Napoleon’s policy between 1800 and 18 1 5 aimed at stabiliza­ tion of his régime at home, and at dynamic conquest abroad. After Bonaparte had “arrived” by the success of great military campaigns, he proceeded gradually to establish a personal dictatorship by skilfully exploiting the weaknesses of the Directorate and the desire of the masses for order with glory rather than for revolution with disgrace. The bankruptcy of the Jacobins as well as the fear of the return of the reactionary Bourbons who would have dispossessed the present owners of emigre property played into the hand of a military dictatorship. Napoleon could maintain it by advancing coldly and cautiously. The coup d'état of 1799, decided through the presence of mind of his brother Lucien rather than through the courage of Bonaparte, did not at once lead to an autocracy but to a Government of three Consuls, of whom Napoleon was to be No. 1. Nobody cared about names, everybody wanted to see the end of the chaos in the administration which had marked the last years of the Directorate. Whilst the executive and legislative had quarrelled with each other, the army had become the decisive factor. It is true, Napoleon had seized power without the consent of the people, but he was anxious not to rule expressly against them. At least during the first years of his régime he held-to use a formula of the Abbé Siéyès-that confidence must come from below, authority from above. It was he who introduced the modern technique of plebiscitarian dictatorship, with its ear to the ground, through open and secret channels. Napoleon sug­ gested to the people that they should trust and install him and they responded by electing him First Consul in 1802 and Emperor in 1804. As in every dictatorship, the people were allowed to agree with him but forbidden to voice their disagreement. Why did the masses prove so docile ? Because they cared less for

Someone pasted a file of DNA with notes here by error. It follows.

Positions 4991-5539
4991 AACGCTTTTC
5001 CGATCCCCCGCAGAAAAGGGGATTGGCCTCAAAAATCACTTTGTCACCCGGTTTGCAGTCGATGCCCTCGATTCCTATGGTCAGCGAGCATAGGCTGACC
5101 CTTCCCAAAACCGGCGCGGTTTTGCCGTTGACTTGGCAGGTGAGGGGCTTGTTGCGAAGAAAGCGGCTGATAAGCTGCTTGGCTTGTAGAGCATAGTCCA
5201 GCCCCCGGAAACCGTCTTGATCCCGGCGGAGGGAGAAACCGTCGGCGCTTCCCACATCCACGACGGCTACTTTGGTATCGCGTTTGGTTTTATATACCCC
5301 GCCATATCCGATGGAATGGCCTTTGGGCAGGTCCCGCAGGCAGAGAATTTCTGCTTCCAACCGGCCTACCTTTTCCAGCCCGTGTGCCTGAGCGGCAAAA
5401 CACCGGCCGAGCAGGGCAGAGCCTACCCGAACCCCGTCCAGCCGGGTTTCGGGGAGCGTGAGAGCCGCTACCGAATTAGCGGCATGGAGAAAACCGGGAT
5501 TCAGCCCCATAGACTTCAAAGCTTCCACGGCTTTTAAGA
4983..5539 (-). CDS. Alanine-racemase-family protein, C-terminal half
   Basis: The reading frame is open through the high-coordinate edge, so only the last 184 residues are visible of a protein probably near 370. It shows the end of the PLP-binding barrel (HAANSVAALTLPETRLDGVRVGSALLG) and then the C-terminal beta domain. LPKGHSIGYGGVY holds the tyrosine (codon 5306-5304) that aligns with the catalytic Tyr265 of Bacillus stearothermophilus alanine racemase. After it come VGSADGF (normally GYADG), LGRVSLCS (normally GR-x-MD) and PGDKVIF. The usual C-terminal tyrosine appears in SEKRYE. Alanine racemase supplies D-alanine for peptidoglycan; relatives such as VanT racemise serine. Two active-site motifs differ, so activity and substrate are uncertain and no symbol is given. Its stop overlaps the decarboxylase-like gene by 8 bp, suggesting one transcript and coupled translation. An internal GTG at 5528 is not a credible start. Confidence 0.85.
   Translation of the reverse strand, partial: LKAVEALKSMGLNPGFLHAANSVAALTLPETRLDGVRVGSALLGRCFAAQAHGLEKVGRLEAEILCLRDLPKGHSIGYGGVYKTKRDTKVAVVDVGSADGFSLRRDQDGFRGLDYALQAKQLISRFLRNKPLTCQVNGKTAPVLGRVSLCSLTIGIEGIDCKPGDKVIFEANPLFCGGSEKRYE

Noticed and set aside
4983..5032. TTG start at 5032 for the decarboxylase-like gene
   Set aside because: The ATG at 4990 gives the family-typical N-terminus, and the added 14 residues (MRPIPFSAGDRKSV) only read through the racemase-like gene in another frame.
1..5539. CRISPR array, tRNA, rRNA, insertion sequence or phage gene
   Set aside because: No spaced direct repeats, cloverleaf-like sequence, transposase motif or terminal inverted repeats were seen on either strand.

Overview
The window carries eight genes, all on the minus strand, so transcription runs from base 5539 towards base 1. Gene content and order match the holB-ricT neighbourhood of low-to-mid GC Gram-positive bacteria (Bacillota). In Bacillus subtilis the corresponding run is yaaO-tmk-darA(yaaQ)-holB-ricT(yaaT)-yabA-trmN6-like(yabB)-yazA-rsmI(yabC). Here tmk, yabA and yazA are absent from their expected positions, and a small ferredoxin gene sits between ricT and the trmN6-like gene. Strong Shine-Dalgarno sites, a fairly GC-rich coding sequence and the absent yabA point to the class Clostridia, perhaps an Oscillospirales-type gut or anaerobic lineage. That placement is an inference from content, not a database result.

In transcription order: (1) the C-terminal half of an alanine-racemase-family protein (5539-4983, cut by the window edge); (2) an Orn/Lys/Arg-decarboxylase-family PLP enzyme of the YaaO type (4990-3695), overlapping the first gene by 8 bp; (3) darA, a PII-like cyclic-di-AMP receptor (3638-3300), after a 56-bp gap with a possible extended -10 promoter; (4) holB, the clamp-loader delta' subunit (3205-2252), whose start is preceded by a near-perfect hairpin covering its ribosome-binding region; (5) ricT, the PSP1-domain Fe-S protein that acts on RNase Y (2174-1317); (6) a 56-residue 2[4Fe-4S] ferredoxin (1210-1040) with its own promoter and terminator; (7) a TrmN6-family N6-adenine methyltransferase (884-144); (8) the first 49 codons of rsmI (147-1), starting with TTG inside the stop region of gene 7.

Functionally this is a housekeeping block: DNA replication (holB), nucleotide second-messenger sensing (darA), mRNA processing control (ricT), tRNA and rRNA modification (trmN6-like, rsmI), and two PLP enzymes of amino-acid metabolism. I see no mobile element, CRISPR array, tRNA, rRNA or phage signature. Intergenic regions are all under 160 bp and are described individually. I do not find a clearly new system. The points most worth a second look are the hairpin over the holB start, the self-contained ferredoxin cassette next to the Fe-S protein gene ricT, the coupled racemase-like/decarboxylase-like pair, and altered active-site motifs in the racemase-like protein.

liberty than for security. They were tired of the eternal struggle between émigrés, Girondins and Jacobins, and resented not so much the familiar interference in their private lives as the end­ less war of all against all and the permanent insecurity of life. Napoleon closed the process of the revolution by acting more as its executor than as its destroyer. His dictatorship was founded on the primacy of the army and on the balance maintained be­ tween the various social and political groups. Members of all of them were allowed to serve him and to be controlled by him. He based his régime less on one faction than on the levelling down of all. It was a dictatorship which used equality as a means, not as an end. Everybody who opposed it was destroyed, but-what was of greater significance-everyone willing to serve loyally was given his chance to rise. É migrés served in Napoleon’s household, in the Senate, in the Army, and former Girondins and Jacobins became members of the State Council and of the Councils of the provinces. As H. A. L. Fisher has shown, Napoleon succeeded after years of insecurity in making “ life safe and easy for the ordinary householder” (1).